726 X. ON THE STRUCTURE OF 'MATTER'
most important research method. The more languages (theories) we have for analysis and structural comparison, the more glimpses do we get at the structure of the world. The newer quantum mechanics give us enormous material of a linguistic, structural, and semantic character.
It is natural that this wisdom can come only from the study of the structure of the highest developed languages in existence, which are mathematical languages. If we want progress in any line of human endeavour, this progress is always dependent on the languages we use, since what we call 'progress' is a co-operative affair and therefore dependent on means of communications and languages.
From the point of view of structure, we deal with a world of absolute individuals and therefore our languages must be such as to reflect such individuality. We already know that this involves an extensional attitude and methods, which historically have produced mathematics as the only language which as yet reflects in structure the world around us.
With the newer quantum mechanics, the old 'discontinuity' resolves itself into an essential individuality, as noticed by Bohr, perfectly foreign to the older theories.
History proves that we were slow in arriving at that point. Our tragedies began when the 'intensional' biologist Aristotle took the lead over the 'ex-tensionaP mathematical philosopher Plato, and formulated all the primitive identifications, subject-predicativism . , into an imposing system, which for more than two thousand years we were not allowed to revise under penalty of persecution. Mathematics was not particularly encouraged, but at least, not persecuted, so that it was developed into the present day great linguistic system. The theory of function involves semantic factors of non-identification.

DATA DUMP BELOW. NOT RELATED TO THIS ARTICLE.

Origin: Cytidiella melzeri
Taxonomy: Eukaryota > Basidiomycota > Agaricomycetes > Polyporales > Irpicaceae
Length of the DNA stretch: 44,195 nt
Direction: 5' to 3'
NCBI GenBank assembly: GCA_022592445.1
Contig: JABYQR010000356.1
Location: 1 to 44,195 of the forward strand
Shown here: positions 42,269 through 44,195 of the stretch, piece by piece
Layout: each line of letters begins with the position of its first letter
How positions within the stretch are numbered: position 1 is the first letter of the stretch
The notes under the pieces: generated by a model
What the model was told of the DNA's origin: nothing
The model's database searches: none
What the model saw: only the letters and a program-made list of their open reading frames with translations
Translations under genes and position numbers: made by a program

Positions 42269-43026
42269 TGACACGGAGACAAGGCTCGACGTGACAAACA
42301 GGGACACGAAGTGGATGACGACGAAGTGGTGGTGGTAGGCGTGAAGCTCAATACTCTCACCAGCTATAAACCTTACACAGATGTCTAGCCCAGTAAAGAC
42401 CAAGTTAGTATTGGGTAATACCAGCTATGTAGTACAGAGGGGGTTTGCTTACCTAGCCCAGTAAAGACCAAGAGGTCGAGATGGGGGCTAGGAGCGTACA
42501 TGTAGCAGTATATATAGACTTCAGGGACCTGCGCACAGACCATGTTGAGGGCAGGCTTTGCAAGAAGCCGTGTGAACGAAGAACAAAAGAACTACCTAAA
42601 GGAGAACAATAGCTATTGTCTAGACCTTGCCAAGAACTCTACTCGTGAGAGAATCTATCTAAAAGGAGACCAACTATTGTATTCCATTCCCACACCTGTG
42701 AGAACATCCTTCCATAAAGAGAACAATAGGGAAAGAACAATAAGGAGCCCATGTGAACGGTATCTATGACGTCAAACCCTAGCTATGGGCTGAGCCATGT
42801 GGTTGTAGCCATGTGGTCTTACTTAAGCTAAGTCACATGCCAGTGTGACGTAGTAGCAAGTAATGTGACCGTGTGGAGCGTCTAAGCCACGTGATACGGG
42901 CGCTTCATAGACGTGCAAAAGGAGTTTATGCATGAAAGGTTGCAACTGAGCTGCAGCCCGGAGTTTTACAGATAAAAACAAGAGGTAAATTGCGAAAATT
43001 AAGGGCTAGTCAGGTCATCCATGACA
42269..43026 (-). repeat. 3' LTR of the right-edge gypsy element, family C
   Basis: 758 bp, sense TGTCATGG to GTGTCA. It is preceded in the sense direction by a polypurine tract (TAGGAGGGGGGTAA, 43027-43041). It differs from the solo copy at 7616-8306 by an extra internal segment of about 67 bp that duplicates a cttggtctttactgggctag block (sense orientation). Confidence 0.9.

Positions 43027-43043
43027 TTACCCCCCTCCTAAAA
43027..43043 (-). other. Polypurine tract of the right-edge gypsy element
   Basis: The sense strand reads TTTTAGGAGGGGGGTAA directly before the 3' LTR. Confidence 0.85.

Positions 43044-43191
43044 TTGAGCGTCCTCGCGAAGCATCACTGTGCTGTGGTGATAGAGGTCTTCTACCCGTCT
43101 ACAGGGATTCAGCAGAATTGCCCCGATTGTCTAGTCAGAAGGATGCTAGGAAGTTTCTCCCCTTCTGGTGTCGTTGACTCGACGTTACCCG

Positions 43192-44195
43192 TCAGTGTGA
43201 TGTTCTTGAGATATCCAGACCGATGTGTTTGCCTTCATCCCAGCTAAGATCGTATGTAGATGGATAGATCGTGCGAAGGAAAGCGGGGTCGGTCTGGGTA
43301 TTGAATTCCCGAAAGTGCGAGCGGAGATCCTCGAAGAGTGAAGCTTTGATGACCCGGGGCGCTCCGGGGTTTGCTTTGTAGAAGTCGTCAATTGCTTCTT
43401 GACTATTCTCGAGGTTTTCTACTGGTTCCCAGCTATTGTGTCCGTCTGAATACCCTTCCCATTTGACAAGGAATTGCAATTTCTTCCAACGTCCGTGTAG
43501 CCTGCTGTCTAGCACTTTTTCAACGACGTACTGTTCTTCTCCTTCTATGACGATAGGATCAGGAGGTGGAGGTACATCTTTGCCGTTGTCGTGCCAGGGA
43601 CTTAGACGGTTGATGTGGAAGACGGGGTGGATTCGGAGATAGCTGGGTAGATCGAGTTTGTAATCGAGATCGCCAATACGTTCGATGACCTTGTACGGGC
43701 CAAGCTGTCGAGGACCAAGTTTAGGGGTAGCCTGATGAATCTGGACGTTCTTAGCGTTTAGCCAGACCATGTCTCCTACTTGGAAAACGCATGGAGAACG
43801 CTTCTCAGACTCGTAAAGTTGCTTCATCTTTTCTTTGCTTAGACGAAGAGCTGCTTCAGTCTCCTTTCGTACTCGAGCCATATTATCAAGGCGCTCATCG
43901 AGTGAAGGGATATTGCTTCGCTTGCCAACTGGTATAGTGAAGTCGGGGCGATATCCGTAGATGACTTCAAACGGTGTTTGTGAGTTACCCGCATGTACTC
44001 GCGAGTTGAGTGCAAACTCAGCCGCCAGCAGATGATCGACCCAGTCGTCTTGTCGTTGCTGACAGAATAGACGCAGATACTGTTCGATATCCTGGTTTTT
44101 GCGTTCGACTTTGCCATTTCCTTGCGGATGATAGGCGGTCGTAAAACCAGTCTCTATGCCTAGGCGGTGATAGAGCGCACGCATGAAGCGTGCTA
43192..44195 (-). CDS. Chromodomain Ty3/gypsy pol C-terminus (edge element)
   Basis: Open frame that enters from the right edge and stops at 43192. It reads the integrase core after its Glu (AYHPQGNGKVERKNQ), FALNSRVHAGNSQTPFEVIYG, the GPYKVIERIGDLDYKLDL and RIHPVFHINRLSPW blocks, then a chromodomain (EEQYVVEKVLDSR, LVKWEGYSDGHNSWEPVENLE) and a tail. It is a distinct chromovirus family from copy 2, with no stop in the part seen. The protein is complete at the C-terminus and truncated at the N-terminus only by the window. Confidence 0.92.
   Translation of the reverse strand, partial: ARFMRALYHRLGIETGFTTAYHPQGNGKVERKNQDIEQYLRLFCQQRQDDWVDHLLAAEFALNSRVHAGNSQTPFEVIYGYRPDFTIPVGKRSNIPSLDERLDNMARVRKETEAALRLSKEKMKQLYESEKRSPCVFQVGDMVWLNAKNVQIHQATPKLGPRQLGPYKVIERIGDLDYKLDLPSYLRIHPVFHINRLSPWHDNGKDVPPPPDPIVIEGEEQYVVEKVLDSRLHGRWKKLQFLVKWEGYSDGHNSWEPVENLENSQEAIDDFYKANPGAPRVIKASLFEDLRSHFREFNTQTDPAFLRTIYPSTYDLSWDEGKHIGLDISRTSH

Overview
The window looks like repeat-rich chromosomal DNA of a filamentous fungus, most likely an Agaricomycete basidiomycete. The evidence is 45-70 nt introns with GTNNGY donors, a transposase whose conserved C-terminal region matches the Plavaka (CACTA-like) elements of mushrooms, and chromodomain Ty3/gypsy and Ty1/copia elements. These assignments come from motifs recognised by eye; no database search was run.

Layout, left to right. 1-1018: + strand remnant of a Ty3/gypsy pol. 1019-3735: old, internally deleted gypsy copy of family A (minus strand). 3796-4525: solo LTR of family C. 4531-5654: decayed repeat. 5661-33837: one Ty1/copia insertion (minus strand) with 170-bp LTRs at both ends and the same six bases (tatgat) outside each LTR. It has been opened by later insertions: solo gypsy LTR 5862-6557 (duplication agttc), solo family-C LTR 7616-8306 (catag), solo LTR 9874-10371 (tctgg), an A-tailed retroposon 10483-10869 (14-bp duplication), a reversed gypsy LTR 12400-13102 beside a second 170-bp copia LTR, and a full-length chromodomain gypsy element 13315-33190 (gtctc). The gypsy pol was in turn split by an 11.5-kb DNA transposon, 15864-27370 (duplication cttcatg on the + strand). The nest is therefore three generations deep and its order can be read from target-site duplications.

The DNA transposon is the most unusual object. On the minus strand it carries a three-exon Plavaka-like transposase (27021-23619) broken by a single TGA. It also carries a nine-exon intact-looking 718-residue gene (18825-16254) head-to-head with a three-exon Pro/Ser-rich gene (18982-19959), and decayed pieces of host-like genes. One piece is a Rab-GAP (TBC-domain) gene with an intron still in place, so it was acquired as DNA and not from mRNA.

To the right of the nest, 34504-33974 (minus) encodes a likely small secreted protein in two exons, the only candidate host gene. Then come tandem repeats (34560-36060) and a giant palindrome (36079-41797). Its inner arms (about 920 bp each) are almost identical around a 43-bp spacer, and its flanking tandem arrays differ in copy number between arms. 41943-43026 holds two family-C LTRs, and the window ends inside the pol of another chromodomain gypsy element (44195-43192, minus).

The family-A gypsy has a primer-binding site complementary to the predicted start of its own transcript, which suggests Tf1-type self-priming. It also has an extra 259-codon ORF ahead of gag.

The invention of the differential and the integral calculi, represents the two great structural and psycho-logical aspects of analysis and differentiation, versus synthesis and integration.
The application of these methods led us to differential geometries, to methods-of treating 'fulness', and to 'contact' methods. 'Fulness' necessitated geometries of higher dimensions, impossible in 'absolute emptiness', and so the fusion of geometry with physics became possible. The four-dimensional world of Minkowski and the theory of Einstein finally achieved this fusion. The next step was the invention of the new quantum mechanics, where all these important, nay, all-important, structural, semantic, and linguistic achievements find their culmination. The old primitive metaphysics become too 'materialistic' for an enlightened age.
Without legislating about the 'truth' or 'falsehood' of the newer mechanics, as a matter of human behaviour these theories are the best indications and examples of the structure of human 'knowledge', which I have attempted to formulate in this work as a general theory.
The A -system was strictly interconnected with primitive-made structural assumptions or metaphysics, reflected in the structure of the older languages and in the el notions about language, 'psychology', 'logic', and the pre-scientific